7. Amphetamine Containing Dietary Supplements and Acute Myocardial Infarction

    PubMed Central

    Hritani, Abdulwahab; Antoun, Patrick

    2016-01-01

    Weight loss is one of the most researched and marketed topics in American society. Dietary regimens, medications that claim to boost the metabolism, and the constant pressure to fit into society all play a role in our patient's choices regarding new dietary products. One of the products that are well known to suppress appetite and cause weight loss is amphetamines. While these medications suppress appetite, most people are not aware of the detrimental side effects of amphetamines, including hypertension, tachycardia, arrhythmias, and in certain instances acute myocardial infarction. Here we present the uncommon entity of an acute myocardial infarction due to chronic use of an amphetamine containing dietary supplement in conjunction with an exercise regimen. Our case brings to light further awareness regarding use of amphetamines. Clinicians should have a high index of suspicion of use of these substances when young patients with no risk factors for coronary artery disease present with acute arrhythmias, heart failure, and myocardial infarctions. PMID:27516911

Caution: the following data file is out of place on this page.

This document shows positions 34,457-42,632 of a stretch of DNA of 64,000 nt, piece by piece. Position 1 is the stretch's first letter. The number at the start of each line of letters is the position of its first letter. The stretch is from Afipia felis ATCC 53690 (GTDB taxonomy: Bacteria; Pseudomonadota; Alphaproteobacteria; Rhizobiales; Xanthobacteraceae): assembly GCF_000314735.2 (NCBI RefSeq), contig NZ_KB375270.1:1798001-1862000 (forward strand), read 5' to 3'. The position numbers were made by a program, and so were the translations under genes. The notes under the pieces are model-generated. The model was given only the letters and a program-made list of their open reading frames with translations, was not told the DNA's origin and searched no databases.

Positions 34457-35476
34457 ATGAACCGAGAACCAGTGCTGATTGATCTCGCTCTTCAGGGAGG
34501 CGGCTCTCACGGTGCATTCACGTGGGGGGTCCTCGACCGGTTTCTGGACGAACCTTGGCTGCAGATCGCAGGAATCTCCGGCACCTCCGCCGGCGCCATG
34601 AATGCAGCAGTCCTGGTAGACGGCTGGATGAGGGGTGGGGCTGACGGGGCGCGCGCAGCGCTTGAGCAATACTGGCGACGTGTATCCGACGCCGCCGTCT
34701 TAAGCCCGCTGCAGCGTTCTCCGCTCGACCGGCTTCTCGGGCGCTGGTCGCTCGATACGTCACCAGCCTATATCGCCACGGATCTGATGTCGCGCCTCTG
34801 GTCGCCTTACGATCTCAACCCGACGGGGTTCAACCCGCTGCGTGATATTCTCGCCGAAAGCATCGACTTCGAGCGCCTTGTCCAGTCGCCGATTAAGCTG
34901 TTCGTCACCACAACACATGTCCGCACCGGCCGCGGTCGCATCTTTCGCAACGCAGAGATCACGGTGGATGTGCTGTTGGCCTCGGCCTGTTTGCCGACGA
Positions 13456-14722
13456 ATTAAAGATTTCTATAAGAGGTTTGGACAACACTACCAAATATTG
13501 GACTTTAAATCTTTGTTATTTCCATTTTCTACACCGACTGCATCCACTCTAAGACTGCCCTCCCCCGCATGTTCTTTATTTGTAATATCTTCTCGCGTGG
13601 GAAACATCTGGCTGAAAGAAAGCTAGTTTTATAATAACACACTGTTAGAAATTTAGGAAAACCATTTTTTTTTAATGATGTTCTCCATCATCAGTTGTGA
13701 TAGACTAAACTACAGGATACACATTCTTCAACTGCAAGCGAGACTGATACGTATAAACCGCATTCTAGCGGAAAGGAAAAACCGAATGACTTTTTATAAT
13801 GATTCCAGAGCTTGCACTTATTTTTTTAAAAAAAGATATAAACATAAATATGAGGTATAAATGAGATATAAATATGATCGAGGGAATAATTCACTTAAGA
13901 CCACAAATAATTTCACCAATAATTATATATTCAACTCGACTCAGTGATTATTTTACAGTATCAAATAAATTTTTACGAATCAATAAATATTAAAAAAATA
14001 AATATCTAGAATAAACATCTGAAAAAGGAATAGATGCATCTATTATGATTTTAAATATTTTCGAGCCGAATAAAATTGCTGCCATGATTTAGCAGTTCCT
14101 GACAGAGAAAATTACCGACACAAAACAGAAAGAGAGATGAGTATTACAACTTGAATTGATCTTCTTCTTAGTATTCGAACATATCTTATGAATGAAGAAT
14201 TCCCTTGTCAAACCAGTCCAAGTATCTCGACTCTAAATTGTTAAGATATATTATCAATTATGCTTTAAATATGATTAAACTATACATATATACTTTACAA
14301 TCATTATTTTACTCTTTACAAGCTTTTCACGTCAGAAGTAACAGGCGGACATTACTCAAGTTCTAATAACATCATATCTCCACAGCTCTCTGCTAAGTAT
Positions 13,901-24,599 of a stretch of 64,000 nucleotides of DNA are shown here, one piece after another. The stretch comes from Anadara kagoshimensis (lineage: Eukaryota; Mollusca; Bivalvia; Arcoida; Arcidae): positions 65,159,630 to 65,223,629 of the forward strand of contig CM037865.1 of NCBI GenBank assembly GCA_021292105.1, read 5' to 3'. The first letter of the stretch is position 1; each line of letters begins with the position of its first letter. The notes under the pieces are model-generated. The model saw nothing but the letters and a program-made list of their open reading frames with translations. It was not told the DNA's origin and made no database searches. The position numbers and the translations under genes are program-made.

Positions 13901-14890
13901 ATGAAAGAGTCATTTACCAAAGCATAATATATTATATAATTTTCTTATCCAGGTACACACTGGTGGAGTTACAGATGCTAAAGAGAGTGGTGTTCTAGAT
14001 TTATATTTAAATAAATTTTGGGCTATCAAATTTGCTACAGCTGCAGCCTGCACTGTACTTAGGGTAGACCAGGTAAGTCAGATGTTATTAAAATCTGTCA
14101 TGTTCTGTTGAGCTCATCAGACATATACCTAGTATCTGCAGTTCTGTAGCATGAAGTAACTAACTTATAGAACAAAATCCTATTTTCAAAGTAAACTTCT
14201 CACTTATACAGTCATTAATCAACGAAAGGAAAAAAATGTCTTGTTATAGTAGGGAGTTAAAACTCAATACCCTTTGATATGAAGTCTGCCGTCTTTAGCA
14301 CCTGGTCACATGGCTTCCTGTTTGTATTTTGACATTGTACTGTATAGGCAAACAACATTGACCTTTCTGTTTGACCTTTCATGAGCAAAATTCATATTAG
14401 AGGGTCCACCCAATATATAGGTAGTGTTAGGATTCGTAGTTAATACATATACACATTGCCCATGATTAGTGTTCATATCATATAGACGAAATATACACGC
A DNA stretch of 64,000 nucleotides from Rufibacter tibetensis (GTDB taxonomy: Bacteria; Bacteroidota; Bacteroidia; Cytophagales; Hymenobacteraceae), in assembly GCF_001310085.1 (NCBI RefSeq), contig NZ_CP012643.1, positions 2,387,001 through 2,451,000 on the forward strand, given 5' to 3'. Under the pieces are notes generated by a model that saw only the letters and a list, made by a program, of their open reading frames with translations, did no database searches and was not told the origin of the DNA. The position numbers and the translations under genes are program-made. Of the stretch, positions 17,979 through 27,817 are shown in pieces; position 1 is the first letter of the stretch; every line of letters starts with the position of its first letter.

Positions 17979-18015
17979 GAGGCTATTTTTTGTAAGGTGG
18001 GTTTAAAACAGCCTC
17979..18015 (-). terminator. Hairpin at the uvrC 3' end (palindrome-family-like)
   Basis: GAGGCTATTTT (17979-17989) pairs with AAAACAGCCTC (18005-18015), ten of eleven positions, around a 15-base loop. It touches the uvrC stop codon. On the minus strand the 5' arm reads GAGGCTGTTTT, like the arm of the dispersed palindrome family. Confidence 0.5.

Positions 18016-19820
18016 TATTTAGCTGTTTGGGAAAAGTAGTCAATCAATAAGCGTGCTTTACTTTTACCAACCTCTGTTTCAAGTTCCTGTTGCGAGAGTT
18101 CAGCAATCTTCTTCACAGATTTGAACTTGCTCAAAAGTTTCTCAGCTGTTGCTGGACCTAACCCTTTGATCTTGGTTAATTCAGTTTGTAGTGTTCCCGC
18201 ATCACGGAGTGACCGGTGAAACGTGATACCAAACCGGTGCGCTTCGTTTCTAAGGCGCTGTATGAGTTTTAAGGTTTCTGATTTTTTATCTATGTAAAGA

8. Dietary Supplements are Not all Safe and Not all Food: How the Low Cost of Dietary Supplements Preys on the Consumer.

    PubMed

    Sax, Joanna K

    2015-01-01

    Dietary supplements are regulated as food, even though the safety and efficacy of some supplements are unknown. These products are often promoted as 'natural.' This leads many consumers to fail to question the supplements' safety, and some consumers even equate 'natural' with safe. But, 'natural' does not mean safe. For example, many wild berries and mushrooms are dangerous although they are natural. Another example is tobacco--a key ingredient in cigarettes: it is natural, but overwhelming studies have established the harm of cigarette smoke. The Food and Drug Administration (FDA) requires safety and efficacy testing prior to market entry for drugs. In contrast, the FDA only has limited ability to regulate the entry of new dietary supplements into the marketplace because supplements are treated as food. Two main arguments support the current regulatory structure of dietary supplements: (1) cost and (2) access. But lower cost and increased access to dietary supplements do not necessary have any relationship to safety and efficacy. Manufacturers' marketing techniques tout the health benefits of their supplements. Meanwhile, consumers are ingesting supplements without scientific studies indicating whether or not they are harmful. The FDA Food Safety and Modernization Act, signed into law on January 4, 2011, did not address the safety concerns regarding dietary supplements. This article discusses the regulatory deficiencies concerning dietary supplements and proposes novel solutions to address this specific sector of the food supply. This article advocates for the use of scientific data to support a multi-tiered classification system to ensure that dietary supplements on the market are safe.